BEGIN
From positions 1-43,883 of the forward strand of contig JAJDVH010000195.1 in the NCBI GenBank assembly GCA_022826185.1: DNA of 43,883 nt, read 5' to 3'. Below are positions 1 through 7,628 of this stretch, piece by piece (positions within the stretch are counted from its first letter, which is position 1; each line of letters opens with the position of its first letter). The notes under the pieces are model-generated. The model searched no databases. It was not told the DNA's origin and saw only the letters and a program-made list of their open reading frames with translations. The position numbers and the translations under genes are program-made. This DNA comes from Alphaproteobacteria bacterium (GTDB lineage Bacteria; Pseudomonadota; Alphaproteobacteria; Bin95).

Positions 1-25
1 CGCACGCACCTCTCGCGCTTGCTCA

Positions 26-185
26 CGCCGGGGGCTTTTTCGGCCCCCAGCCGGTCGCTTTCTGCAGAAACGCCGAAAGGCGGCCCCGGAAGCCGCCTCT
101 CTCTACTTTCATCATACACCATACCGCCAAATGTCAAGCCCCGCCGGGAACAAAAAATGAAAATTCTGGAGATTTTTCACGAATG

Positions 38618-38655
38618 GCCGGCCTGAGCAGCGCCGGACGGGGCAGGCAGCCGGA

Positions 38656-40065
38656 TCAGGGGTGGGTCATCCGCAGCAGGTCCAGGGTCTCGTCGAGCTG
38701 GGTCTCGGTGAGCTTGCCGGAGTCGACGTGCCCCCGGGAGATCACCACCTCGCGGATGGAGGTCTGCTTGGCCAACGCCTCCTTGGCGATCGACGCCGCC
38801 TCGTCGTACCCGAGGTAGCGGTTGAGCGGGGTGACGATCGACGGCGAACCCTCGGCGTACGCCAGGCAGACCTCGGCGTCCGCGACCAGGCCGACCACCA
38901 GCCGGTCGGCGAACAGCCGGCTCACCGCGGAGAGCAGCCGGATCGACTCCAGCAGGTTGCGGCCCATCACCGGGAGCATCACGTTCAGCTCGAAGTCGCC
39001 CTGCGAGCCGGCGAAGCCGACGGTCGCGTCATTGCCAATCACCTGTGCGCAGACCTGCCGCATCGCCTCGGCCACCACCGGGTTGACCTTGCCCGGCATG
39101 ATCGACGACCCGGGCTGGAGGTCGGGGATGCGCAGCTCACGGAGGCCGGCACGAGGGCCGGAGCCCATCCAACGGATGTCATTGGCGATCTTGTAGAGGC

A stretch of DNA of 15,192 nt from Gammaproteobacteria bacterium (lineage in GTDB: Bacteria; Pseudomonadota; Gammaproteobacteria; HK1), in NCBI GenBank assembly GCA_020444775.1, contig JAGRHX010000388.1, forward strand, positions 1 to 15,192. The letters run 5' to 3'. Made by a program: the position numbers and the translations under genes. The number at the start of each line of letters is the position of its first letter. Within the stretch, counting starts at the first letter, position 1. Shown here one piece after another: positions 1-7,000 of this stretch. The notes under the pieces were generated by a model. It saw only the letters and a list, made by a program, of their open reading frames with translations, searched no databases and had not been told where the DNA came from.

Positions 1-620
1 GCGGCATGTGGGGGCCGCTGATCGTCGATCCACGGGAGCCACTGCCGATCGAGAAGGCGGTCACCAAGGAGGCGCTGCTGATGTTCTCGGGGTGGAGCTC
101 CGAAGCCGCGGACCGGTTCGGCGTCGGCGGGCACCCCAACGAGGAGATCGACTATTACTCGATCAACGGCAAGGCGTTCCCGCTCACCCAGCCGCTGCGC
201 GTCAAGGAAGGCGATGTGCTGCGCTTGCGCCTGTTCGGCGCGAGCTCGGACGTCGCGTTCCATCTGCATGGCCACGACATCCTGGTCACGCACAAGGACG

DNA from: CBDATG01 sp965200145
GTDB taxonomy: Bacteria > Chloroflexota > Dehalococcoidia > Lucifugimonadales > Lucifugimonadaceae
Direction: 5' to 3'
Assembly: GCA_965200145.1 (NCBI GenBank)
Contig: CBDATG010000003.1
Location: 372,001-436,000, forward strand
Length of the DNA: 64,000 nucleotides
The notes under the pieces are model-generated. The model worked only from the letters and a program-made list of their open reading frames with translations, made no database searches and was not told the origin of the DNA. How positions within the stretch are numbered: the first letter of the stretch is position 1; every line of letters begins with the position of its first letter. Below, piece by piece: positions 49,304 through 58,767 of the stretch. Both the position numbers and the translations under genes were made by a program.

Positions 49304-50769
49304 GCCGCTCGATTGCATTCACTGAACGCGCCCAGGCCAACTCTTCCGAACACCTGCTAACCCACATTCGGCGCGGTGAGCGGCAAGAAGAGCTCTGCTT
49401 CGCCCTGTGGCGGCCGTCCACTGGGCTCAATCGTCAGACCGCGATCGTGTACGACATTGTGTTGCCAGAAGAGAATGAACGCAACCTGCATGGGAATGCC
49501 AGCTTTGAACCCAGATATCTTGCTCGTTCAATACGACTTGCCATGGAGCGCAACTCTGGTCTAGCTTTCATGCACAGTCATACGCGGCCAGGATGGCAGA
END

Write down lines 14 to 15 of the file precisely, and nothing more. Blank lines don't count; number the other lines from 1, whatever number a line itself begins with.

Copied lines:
39001 CTGCGAGCCGGCGAAGCCGACGGTCGCGTCATTGCCAATCACCTGTGCGCAGACCTGCCGCATCGCCTCGGCCACCACCGGGTTGACCTTGCCCGGCATG
39101 ATCGACGACCCGGGCTGGAGGTCGGGGATGCGCAGCTCACGGAGGCCGGCACGAGGGCCGGAGCCCATCCAACGGATGTCATTGGCGATCTTGTAGAGGC